Damages awards in Europe are typically much lower than in the US, and class action suits are not supported by most legislatures.

The rest of your article follows from this hilariously wrong-headed idea.



Moo.


Huh? (3.66 / 3) (#10)
by Eloquence on Sat Apr 13, 2002 at 06:15:17 PM EST

I don't understand your implication. European countries usually do not allow class action lawsuits. As a result, there have not been any multi-billion dollar lawsuits against the tobacco industry in Europe (to my knowledge). This is a statement of fact, no "thesis" about the "inferiority" of European decision makers. What are you talking about?
--
Copyright law is bad: infoAnarchy · Pleasure is good: Origins of Violence
spread the word!
[ Parent ]
Correct (2.80 / 5) (#11)
by BlackTriangle on Sat Apr 13, 2002 at 06:19:40 PM EST

You never explain what that has to do with your article, but your implication is clear. They don't do it like the US does it, therefore the Tobacco industry has their politicians in their back pocket. Truly absurdist logic.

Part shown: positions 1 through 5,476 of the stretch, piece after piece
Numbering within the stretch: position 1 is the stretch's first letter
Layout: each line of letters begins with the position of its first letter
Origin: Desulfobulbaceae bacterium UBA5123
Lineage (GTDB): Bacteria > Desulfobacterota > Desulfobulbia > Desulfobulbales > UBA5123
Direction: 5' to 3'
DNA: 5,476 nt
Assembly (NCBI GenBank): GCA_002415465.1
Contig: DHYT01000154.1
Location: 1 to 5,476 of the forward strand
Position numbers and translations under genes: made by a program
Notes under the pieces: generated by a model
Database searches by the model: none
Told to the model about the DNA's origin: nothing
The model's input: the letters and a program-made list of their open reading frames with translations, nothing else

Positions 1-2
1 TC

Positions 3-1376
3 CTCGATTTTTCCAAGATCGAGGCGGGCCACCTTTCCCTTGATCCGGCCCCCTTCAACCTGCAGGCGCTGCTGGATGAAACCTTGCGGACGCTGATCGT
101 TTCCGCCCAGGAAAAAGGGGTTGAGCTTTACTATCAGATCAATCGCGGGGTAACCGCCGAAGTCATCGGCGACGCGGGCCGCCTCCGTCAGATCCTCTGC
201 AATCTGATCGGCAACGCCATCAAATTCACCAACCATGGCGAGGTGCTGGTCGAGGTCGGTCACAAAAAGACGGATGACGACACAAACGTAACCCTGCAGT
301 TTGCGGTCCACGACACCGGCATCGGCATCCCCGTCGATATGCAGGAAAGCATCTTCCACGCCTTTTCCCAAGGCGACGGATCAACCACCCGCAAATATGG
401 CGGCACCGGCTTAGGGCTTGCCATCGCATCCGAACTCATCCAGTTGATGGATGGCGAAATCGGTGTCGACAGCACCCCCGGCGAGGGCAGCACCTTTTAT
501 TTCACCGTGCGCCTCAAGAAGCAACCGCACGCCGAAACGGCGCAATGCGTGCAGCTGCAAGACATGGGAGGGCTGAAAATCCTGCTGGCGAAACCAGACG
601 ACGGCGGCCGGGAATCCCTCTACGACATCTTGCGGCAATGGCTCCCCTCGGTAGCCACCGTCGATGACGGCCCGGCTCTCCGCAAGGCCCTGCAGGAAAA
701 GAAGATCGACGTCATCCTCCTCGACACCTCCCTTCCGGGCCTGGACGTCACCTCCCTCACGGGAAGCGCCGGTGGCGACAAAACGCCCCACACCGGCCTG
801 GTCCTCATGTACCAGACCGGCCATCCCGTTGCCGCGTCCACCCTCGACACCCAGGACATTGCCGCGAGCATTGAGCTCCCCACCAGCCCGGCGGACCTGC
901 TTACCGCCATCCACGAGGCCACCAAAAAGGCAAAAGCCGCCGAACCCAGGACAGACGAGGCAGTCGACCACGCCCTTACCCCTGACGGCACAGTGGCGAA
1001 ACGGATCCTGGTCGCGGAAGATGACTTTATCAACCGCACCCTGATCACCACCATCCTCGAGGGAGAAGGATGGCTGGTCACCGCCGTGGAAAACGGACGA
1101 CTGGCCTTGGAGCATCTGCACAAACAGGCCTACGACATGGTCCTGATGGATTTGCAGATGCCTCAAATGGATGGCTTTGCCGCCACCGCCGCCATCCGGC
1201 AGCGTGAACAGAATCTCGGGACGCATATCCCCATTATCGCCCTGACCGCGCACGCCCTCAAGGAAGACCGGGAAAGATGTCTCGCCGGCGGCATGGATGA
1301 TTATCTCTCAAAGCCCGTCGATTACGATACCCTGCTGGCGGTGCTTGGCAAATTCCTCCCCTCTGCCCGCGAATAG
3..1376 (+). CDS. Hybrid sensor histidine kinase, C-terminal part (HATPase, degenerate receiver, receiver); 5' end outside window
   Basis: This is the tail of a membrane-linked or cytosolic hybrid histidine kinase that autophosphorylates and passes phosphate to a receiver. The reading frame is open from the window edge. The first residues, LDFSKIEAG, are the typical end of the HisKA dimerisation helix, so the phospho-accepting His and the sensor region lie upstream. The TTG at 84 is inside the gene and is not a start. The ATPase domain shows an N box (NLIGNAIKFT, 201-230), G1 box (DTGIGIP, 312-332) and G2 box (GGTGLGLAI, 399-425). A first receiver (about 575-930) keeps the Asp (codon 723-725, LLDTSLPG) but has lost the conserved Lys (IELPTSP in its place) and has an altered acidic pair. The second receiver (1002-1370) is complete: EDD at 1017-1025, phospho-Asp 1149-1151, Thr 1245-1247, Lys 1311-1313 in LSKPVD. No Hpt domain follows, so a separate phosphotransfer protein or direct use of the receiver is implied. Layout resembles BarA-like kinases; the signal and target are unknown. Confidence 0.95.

Moo.


[ Parent ]
Wrong (3.80 / 5) (#12)
by Eloquence on Sat Apr 13, 2002 at 06:27:22 PM EST

You never explain what that has to do with your article,

This should be obvious. It is part of the so called "Intro Copy" of the story. "Intro" is short for introduction. That means, describing what the article is about and listing the most important facts on the subject in a concise way. Since most readers of the site are from the US, it was appropriate to inform them about the current situation in Europe: What's the state of the tobacco industry? Did it undergo similar turmoils as in the US, or is it still thriving?

This is not a "thesis". It is a summary of facts that leads into the article's main subject, the tobacco industry's lobbying against advertising regulation.

None of this has anything to do with "inferiority" of European vs. US politicians.

They don't do it like the US does it, therefore the Tobacco industry has their politicians in their back pocket.

This is your conclusion, not mine, as you would know if you had read and understood the article.
--
Copyright law is bad: infoAnarchy · Pleasure is good: Origins of Violence
spread the word!